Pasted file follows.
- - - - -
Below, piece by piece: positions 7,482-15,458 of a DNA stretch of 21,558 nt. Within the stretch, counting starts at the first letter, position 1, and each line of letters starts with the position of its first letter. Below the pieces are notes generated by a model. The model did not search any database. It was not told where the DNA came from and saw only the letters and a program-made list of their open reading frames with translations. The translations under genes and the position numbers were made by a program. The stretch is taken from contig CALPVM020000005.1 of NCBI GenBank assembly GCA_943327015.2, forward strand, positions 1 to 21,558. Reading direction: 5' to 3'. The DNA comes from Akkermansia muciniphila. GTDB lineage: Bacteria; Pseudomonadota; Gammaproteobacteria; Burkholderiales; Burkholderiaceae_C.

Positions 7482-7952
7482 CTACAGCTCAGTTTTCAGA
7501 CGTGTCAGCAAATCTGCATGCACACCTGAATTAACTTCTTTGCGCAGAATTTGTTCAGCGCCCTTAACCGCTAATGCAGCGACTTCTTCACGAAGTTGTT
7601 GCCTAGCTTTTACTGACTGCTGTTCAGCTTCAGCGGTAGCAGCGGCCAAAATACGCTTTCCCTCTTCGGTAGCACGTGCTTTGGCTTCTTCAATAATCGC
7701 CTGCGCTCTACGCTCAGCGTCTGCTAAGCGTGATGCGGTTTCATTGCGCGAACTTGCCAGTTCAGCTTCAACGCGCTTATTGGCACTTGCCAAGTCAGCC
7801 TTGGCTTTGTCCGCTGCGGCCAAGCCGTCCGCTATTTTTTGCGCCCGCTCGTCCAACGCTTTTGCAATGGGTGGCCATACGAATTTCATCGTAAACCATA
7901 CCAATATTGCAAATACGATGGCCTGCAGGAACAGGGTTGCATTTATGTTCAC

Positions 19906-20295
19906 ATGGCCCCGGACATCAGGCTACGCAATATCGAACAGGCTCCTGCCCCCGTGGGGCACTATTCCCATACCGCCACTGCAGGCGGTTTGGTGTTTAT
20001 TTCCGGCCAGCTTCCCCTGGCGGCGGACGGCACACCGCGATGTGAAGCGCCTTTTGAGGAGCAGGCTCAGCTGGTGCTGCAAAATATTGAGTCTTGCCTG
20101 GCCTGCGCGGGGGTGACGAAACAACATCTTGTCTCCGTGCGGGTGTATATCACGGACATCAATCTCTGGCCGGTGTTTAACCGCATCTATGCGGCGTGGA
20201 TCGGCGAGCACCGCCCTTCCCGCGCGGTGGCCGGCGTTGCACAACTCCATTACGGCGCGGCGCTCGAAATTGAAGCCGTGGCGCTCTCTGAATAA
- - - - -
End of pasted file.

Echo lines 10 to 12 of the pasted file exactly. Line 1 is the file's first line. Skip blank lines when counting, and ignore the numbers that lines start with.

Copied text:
19906 ATGGCCCCGGACATCAGGCTACGCAATATCGAACAGGCTCCTGCCCCCGTGGGGCACTATTCCCATACCGCCACTGCAGGCGGTTTGGTGTTTAT
20001 TTCCGGCCAGCTTCCCCTGGCGGCGGACGGCACACCGCGATGTGAAGCGCCTTTTGAGGAGCAGGCTCAGCTGGTGCTGCAAAATATTGAGTCTTGCCTG
20101 GCCTGCGCGGGGGTGACGAAACAACATCTTGTCTCCGTGCGGGTGTATATCACGGACATCAATCTCTGGCCGGTGTTTAACCGCATCTATGCGGCGTGGA